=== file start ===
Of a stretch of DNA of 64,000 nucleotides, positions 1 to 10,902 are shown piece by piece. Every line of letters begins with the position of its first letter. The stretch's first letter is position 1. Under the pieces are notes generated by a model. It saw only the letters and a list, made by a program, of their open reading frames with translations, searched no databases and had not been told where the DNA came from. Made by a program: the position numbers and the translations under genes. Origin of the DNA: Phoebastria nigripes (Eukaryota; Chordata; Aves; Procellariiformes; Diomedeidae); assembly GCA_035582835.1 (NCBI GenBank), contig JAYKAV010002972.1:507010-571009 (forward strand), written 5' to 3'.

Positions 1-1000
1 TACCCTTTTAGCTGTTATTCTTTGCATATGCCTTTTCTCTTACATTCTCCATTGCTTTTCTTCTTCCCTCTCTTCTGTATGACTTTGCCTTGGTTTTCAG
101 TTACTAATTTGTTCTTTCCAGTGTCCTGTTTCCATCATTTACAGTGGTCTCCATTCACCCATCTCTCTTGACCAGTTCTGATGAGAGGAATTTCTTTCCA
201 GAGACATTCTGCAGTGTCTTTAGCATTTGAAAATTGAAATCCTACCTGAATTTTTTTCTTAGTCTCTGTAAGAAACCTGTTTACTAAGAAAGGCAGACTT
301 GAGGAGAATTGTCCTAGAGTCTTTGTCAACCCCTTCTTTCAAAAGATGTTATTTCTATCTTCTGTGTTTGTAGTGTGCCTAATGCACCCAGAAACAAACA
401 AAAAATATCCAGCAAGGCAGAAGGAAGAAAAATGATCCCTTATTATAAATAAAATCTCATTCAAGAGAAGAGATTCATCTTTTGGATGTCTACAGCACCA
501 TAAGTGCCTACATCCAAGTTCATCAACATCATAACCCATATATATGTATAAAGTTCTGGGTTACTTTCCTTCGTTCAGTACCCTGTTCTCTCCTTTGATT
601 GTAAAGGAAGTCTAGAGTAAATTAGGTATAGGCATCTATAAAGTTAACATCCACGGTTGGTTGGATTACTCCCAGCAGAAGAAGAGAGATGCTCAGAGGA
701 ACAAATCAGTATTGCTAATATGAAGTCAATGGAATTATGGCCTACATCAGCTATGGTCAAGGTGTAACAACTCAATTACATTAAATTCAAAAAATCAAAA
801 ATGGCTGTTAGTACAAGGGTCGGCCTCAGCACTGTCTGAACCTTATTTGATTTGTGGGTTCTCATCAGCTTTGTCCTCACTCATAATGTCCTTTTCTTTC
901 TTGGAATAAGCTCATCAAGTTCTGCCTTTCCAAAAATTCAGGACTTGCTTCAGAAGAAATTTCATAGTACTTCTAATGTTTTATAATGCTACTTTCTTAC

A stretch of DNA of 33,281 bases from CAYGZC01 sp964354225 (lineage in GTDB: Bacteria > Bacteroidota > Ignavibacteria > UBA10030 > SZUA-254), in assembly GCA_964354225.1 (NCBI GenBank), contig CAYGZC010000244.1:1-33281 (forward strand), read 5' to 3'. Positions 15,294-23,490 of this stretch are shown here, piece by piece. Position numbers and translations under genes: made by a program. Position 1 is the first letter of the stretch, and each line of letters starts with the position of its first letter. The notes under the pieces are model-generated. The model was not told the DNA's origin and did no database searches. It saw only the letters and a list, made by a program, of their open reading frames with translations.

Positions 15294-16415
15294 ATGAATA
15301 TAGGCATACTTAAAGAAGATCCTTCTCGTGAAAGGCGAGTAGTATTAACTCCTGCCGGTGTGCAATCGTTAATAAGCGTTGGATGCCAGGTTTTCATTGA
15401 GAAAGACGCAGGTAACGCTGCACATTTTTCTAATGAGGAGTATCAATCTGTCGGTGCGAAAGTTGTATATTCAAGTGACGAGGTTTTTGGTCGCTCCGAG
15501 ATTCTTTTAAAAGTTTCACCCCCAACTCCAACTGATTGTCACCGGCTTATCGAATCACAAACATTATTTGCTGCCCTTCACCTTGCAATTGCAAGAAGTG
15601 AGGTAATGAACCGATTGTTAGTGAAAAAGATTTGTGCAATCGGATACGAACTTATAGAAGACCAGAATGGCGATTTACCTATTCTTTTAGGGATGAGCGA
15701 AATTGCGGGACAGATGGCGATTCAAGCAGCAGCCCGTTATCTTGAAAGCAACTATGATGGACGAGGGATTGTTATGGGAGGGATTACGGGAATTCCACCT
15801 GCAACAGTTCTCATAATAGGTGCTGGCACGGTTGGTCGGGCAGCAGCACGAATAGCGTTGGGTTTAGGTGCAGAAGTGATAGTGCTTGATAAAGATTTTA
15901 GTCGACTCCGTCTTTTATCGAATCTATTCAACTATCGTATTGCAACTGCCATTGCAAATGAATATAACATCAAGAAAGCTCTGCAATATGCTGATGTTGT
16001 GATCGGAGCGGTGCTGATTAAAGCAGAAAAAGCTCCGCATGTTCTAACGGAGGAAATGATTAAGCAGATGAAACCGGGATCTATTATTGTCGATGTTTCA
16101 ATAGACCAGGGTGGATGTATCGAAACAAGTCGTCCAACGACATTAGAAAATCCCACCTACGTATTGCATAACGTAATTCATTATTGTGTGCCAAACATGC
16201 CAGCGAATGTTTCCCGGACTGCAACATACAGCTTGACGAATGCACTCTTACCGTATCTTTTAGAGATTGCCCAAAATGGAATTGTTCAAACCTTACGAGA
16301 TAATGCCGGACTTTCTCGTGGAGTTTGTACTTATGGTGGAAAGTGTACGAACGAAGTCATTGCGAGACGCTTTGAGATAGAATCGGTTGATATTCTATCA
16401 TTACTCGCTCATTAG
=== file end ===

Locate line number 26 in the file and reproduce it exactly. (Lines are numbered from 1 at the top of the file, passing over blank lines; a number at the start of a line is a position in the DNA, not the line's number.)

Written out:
16301 TAATGCCGGACTTTCTCGTGGAGTTTGTACTTATGGTGGAAAGTGTACGAACGAAGTCATTGCGAGACGCTTTGAGATAGAATCGGTTGATATTCTATCA